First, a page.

After receiving his Doctorate, Schopenhauer made a less than half-hearted attempt to teach philosophy at the University of Berlin, and then spent the rest of his life concentrating on being an author. As for the aforementioned "major existential philosophers," Kierkegaard got his Doctorate and then made no such attempt; and if he had continued in academia it would have been as a theologian and not as a philosopher. Dostoyevsky was a novelist. Nietzsche was awarded an extraordinary Doctorate at the age of 24, and then spent several years teaching at the University of Basel -- but he was teaching Philologie -- Classics, that is. Ancient Greek literature in his case -- and not philosophy. And Sartre and Camus made their livings writing rather than teaching. Heidegger was a professor, but he rejected the label of existentialist. I don't think we need to accept that rejection, but we should note that among the major existentialists, he's the only philosophy professor.

Steven Crowell, who wrote the Stanford Encyclopedia of Philosophy entry on existentialism linked near the beginning of this post, has taught philosophy at the university level for over 30 years and currently chairs the Philosophy department at Rice University. Walter Kaufmann, whom Crowell cites in his article as if he were an authority on existentialism (and indeed he is thought of as such by some, although not by me), taught philosophy at Princeton for over half his life, from 1947 until 1980. Besides what they did and do for a living, what's the difference between Crowell and Kaufmann on the one hand and Kierkegaard, Dostoyesvsky, Nietzsche, Heidegger, Sartre and Camus on the other? For one, the major existentialists were all brilliant writers. Crowell isn't. Kaufmann wasn't. Crowell and Kaufmann are prosaic. Nietzsche cannot have been thinking of people like these two when he said that one must have chaos inside oneself in order to give birth to a dancing star, although academics in other fields seem to fit the bill much better. Einstein and Heidegger come immediately to mind. (Even outside of the philosophy departments, Einstein didn't have a conventional academic career, going from clerk to honorary PhD to professor.) It's difficult, to say the least, to think of Crowell and Kaufmann embodying Nietzsche's dictum about man being a rope stretched across an abyss.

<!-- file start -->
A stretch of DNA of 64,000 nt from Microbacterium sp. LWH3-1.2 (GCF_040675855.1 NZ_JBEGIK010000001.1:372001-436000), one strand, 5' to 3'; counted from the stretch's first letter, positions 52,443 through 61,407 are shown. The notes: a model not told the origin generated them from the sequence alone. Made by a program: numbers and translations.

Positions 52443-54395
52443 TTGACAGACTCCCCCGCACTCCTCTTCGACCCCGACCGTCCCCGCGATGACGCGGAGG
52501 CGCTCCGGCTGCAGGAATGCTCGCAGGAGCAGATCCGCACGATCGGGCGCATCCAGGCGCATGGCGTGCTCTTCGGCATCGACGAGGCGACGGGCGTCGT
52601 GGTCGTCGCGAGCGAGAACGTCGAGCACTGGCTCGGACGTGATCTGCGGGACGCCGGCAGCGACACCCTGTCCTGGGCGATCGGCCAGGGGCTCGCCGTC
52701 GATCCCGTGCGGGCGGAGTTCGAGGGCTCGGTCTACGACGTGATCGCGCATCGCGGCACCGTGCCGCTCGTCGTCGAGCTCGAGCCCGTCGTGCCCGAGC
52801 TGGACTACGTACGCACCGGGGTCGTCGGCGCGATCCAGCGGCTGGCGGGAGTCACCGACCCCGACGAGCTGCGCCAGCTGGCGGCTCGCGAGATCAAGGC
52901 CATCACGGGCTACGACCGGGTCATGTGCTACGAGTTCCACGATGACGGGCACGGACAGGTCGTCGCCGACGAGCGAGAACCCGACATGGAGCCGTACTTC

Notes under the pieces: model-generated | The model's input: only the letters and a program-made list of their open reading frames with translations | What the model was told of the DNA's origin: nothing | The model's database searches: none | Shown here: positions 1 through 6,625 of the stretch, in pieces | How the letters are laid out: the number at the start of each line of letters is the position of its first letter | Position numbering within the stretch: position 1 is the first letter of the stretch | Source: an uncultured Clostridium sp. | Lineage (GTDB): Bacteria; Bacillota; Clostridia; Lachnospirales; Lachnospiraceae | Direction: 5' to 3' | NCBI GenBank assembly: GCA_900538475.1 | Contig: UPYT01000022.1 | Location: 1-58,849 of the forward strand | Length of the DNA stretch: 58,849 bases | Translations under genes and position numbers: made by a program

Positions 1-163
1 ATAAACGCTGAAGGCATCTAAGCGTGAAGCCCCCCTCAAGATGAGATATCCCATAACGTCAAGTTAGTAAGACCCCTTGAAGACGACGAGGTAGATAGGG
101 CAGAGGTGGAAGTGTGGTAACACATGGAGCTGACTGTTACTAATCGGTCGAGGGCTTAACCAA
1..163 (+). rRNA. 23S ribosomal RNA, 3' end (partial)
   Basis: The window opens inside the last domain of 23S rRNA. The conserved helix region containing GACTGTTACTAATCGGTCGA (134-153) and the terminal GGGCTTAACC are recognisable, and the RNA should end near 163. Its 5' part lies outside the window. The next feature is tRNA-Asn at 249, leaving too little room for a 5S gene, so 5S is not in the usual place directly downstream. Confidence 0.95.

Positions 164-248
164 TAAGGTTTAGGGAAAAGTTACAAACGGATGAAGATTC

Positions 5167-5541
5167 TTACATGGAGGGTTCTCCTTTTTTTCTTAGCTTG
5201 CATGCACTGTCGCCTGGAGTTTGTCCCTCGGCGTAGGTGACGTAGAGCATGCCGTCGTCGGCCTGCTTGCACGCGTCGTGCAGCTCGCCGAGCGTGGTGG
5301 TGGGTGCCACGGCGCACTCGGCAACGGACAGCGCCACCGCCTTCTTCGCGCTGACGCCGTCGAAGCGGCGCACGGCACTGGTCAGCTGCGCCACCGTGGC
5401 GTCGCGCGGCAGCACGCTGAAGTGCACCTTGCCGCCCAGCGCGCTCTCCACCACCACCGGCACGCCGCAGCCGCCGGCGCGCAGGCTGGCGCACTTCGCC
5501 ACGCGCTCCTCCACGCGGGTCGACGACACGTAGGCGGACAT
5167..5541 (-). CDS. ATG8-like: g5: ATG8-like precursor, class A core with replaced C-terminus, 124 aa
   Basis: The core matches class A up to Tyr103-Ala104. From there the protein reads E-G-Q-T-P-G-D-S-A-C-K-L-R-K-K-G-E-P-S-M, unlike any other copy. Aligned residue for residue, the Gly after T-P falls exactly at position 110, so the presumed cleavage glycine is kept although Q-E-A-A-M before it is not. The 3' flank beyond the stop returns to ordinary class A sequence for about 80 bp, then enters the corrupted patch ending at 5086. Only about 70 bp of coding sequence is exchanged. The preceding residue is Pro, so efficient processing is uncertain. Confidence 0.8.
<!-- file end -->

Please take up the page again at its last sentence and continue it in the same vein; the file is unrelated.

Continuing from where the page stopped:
The major existentialists had huge fires in them which burned whole forests of convention to crisps. Crowell and Kaufmann and most philosophy professors are convention itself. Does it matter whether they're consciously conventional and determined to undermine the chaos of the geniuses whose texts they have their students read, or whether they're simply much too dull to understand what I or Camus is talking about? Either way the result is diametrically opposed to the major existentialists.

Heidegger is an exception, a philosophy professor and at the same time a real no foolin' existentialist philosopher. Heidegger is exceptional in several ways, and mysterious and spooky, and that's about all I have to say about him for now.